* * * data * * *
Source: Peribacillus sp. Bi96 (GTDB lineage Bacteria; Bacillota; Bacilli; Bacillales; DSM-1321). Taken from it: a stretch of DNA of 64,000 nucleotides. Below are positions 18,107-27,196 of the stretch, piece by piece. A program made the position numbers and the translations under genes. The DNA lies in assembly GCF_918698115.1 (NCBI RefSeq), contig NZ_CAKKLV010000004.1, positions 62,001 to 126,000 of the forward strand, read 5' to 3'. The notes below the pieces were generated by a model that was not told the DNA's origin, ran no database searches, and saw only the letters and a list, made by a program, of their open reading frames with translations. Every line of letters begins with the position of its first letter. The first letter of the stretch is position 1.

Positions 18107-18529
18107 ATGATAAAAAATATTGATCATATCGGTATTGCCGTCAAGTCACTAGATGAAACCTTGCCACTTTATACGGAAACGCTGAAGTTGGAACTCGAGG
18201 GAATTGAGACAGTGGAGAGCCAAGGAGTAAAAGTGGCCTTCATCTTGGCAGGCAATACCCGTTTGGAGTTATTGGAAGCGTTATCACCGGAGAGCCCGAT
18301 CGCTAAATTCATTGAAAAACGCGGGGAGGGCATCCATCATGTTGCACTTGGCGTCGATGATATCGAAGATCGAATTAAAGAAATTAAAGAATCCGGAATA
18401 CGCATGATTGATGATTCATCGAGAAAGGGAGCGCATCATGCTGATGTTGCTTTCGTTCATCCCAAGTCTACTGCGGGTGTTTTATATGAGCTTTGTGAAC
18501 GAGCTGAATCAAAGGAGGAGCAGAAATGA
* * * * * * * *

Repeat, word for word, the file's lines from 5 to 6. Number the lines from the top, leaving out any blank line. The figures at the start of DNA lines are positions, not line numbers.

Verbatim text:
18301 CGCTAAATTCATTGAAAAACGCGGGGAGGGCATCCATCATGTTGCACTTGGCGTCGATGATATCGAAGATCGAATTAAAGAAATTAAAGAATCCGGAATA
18401 CGCATGATTGATGATTCATCGAGAAAGGGAGCGCATCATGCTGATGTTGCTTTCGTTCATCCCAAGTCTACTGCGGGTGTTTTATATGAGCTTTGTGAAC